Council cuts and surgery dates

Having to spend four days a week in Parliament, I try to make best use of my time in High Peak to meet as many people as possible and deal with local issues.

I hold surgeries around the constituency to make sure I can see everyone who needs the support of their MP, and also coffee (and tea) mornings on Saturdays to meet people who want a chat about local or national issues, whilst on Sundays I join the Labour team in all weathers to knock on doors and find out issues from people who may not be able to get out.

You can find the list of my surgeries and coffee mornings on my website Everyone is welcome to attend my coffee mornings, but please call my office on 01298 78293 to make a surgery appointment.

Many of the local issues which are raised with me at surgeries, coffee mornings and on the doorstep are in the control of our councils – such as parking, grit bins, support for children with special needs, and housing.

I work with local councillors and meet regularly with council officers to find solutions to as many problems as we can, but the level of council cuts are making it harder, and local people are suffering.

On Thursday Derbyshire County Council is due to agree a programme of a further £12m of cuts, including a £5m cuts by reducing the number of elderly and disabled people receiving care services, and nearly £3m from Children’s Services, including cuts to support for Special Educational Needs and youth services.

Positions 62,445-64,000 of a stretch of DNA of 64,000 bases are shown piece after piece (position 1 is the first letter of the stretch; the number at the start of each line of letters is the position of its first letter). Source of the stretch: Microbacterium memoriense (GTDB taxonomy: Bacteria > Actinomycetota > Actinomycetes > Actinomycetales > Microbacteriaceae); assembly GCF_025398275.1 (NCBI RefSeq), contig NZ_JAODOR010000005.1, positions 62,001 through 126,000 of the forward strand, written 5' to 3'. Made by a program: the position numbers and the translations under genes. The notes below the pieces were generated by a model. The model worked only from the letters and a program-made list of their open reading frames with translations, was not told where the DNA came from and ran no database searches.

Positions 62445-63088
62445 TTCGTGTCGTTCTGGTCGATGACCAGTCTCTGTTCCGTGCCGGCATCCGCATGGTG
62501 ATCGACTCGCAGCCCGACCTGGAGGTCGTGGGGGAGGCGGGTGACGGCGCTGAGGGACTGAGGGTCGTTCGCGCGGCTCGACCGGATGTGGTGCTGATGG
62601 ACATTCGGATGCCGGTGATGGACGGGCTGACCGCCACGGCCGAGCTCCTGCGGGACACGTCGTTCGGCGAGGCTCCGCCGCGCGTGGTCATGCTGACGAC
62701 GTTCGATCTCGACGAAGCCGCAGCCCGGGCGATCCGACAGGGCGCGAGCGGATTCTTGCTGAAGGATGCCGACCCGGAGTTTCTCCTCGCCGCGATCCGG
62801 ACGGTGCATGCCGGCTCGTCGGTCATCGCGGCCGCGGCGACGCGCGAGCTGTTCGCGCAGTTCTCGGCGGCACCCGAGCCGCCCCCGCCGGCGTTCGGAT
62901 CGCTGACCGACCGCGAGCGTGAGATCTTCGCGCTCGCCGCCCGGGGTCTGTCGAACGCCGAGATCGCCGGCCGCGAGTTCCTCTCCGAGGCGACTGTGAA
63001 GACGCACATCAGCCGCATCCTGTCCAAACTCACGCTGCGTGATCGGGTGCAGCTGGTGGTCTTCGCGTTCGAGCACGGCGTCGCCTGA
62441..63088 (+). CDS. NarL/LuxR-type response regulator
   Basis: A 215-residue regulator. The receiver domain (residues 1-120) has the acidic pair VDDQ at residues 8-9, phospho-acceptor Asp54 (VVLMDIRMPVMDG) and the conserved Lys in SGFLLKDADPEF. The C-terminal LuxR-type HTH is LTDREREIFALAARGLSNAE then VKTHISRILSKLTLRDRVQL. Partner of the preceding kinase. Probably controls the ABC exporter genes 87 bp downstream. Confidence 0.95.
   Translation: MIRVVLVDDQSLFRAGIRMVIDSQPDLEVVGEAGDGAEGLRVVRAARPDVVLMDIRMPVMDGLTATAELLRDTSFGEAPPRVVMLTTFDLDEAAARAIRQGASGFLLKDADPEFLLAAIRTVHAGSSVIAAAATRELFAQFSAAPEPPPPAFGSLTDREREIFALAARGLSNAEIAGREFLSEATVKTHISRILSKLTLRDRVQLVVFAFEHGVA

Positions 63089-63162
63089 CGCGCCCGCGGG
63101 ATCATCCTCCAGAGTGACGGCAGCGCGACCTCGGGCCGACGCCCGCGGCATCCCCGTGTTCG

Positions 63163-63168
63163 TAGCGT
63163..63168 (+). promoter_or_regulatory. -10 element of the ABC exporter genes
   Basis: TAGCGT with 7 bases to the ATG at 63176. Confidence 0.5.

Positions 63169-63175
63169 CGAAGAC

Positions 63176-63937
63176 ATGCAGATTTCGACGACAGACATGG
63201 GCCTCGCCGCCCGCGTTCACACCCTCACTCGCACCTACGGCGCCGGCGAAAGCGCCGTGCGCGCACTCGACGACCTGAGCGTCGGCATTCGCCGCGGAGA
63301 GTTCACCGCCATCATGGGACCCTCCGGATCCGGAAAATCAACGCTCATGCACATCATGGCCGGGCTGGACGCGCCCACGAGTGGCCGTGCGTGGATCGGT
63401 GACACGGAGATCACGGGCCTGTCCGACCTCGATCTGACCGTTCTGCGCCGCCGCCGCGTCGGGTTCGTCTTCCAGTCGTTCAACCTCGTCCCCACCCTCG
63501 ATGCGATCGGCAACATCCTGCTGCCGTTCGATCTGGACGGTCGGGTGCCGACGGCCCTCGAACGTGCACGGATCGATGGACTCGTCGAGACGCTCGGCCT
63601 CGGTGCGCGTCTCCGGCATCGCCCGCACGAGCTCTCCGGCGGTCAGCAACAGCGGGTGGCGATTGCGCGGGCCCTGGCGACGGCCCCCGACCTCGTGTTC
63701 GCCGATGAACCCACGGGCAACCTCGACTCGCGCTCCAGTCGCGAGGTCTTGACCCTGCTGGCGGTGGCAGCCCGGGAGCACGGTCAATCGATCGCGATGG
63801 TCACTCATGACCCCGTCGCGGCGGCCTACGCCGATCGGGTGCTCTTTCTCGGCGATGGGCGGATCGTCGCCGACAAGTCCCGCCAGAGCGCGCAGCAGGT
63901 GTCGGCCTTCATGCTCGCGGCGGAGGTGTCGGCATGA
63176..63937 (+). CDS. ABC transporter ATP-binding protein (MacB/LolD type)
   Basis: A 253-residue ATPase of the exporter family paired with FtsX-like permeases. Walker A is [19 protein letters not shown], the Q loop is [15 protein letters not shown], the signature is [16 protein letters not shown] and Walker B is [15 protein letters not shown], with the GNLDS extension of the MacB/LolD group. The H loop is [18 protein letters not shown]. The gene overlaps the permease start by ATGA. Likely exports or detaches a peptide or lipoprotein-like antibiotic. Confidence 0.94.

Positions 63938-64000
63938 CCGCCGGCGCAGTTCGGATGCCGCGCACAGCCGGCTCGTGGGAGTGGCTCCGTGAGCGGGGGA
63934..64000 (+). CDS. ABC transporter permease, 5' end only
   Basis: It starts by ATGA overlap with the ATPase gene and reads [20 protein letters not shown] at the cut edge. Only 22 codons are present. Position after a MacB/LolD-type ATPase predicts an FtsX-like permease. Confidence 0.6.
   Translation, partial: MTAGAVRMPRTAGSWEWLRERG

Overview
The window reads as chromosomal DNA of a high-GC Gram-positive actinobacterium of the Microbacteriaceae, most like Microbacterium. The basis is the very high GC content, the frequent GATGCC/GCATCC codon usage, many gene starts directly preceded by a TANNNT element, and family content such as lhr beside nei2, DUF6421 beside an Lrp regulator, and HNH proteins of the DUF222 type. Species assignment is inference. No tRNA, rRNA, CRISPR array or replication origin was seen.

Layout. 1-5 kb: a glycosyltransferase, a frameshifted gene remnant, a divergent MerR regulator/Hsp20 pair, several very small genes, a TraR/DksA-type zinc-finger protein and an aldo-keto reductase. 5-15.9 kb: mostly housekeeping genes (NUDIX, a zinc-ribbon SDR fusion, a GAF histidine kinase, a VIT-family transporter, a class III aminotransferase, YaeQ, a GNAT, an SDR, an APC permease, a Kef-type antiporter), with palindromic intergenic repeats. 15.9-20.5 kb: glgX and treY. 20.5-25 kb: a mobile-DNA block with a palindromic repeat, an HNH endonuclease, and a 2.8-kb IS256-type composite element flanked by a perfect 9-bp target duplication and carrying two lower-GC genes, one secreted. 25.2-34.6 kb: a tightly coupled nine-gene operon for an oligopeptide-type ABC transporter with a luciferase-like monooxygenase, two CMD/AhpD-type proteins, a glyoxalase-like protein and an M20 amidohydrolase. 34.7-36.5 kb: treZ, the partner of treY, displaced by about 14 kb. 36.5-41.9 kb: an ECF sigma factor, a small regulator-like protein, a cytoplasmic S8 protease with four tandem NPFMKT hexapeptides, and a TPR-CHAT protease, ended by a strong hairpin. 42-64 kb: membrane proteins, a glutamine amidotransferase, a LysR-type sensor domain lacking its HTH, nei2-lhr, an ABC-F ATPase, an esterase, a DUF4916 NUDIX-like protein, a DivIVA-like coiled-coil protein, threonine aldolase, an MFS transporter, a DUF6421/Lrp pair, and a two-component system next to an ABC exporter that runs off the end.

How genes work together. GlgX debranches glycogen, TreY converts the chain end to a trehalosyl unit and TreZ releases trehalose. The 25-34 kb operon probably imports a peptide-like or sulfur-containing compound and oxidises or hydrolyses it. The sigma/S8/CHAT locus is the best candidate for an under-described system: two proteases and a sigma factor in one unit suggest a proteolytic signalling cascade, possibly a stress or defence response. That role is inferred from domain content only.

This is on top of over £200m of cuts forced on Derbyshire by the Conservative government, more than halving its support for our county, from £312m in 2010 to £137m in 2018.

It’s no wonder that the County Council is also seeking to raise Council Tax by almost 5% in April.

I hope they will join me in in lobbying Government for a fairer deal for our county.

‘Austerity’ has hit councils harder than any other area of government.  The vast majority of council spending is on support and care for the most disadvantaged people – the frail, elderly and disabled, children in care and with special needs.

These are the people who suffer most from the political decisions to cut Corporation Tax for companies with profits over £1.5m, and for individuals who earn over £150,000 a year.

We all suffer from higher Council Tax, worse services, and less support.  But with government seeking to cut Corporation Tax even further, ‘austerity’ is predicted to last for another decade.

I’m happy to work with local support groups to do as much as we can to help individuals, but I’m also working with Labour colleagues on a fairer way to run our economy.